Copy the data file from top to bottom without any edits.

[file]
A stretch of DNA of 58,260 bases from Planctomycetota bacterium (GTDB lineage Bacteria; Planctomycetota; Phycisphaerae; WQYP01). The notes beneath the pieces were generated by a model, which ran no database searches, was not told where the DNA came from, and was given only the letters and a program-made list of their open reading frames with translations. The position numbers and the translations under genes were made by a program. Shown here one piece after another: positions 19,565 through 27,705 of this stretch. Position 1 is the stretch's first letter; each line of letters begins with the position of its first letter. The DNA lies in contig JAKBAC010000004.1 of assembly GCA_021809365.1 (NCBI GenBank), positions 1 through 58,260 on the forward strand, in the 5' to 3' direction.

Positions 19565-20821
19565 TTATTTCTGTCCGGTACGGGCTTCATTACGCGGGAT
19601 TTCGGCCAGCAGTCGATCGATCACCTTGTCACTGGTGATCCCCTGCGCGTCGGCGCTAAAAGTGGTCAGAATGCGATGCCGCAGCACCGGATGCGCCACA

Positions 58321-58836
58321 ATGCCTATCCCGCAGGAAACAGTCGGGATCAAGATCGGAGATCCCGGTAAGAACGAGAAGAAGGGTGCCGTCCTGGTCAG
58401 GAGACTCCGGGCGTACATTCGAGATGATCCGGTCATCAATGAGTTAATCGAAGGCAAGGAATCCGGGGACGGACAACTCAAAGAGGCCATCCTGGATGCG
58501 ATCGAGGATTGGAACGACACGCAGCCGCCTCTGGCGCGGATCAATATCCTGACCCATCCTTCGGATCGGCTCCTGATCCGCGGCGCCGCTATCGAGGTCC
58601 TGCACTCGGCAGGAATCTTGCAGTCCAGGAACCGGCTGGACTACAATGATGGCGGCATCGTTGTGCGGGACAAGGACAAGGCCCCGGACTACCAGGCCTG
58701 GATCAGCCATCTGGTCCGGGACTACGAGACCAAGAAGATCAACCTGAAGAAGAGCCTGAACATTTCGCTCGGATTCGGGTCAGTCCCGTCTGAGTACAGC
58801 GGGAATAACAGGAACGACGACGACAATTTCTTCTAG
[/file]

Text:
A stretch of DNA of 58,260 bases from Planctomycetota bacterium (GTDB lineage Bacteria; Planctomycetota; Phycisphaerae; WQYP01). The notes beneath the pieces were generated by a model, which ran no database searches, was not told where the DNA came from, and was given only the letters and a program-made list of their open reading frames with translations. The position numbers and the translations under genes were made by a program. Shown here one piece after another: positions 19,565 through 27,705 of this stretch. Position 1 is the stretch's first letter; each line of letters begins with the position of its first letter. The DNA lies in contig JAKBAC010000004.1 of assembly GCA_021809365.1 (NCBI GenBank), positions 1 through 58,260 on the forward strand, in the 5' to 3' direction.

Positions 19565-20821
19565 TTATTTCTGTCCGGTACGGGCTTCATTACGCGGGAT
19601 TTCGGCCAGCAGTCGATCGATCACCTTGTCACTGGTGATCCCCTGCGCGTCGGCGCTAAAAGTGGTCAGAATGCGATGCCGCAGCACCGGATGCGCCACA

Positions 58321-58836
58321 ATGCCTATCCCGCAGGAAACAGTCGGGATCAAGATCGGAGATCCCGGTAAGAACGAGAAGAAGGGTGCCGTCCTGGTCAG
58401 GAGACTCCGGGCGTACATTCGAGATGATCCGGTCATCAATGAGTTAATCGAAGGCAAGGAATCCGGGGACGGACAACTCAAAGAGGCCATCCTGGATGCG
58501 ATCGAGGATTGGAACGACACGCAGCCGCCTCTGGCGCGGATCAATATCCTGACCCATCCTTCGGATCGGCTCCTGATCCGCGGCGCCGCTATCGAGGTCC
58601 TGCACTCGGCAGGAATCTTGCAGTCCAGGAACCGGCTGGACTACAATGATGGCGGCATCGTTGTGCGGGACAAGGACAAGGCCCCGGACTACCAGGCCTG
58701 GATCAGCCATCTGGTCCGGGACTACGAGACCAAGAAGATCAACCTGAAGAAGAGCCTGAACATTTCGCTCGGATTCGGGTCAGTCCCGTCTGAGTACAGC
58801 GGGAATAACAGGAACGACGACGACAATTTCTTCTAG